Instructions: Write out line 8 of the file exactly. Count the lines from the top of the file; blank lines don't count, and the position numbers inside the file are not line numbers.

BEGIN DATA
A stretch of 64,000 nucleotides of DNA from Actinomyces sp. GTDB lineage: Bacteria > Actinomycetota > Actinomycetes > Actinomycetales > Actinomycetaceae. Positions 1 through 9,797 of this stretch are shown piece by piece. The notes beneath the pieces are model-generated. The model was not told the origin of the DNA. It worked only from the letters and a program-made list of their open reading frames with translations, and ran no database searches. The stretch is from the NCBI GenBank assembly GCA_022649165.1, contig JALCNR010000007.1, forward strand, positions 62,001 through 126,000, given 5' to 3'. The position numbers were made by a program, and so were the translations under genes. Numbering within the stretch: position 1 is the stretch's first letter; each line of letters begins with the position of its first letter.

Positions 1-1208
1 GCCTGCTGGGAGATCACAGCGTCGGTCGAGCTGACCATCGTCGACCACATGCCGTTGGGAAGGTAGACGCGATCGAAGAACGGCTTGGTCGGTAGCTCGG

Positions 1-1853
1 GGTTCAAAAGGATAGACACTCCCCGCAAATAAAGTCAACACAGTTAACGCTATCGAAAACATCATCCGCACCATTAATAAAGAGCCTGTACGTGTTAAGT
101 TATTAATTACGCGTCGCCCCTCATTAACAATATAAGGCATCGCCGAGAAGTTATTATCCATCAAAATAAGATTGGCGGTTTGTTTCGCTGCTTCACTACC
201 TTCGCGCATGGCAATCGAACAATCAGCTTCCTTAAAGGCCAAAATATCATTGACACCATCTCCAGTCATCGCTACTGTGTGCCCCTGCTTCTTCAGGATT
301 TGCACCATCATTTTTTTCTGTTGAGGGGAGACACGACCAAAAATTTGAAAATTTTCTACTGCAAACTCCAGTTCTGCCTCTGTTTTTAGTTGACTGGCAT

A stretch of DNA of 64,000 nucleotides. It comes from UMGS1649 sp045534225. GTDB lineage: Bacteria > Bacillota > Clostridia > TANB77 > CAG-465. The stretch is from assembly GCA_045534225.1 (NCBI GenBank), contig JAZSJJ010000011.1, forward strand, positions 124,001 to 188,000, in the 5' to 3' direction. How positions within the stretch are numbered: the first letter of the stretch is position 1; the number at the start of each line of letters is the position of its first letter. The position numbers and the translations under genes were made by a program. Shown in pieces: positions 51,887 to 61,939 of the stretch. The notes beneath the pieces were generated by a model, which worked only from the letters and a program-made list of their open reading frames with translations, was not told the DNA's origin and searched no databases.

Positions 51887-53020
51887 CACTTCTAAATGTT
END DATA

301 TGCACCATCATTTTTTTCTGTTGAGGGGAGACACGACCAAAAATTTGAAAATTTTCTACTGCAAACTCCAGTTCTGCCTCTGTTTTTAGTTGACTGGCAT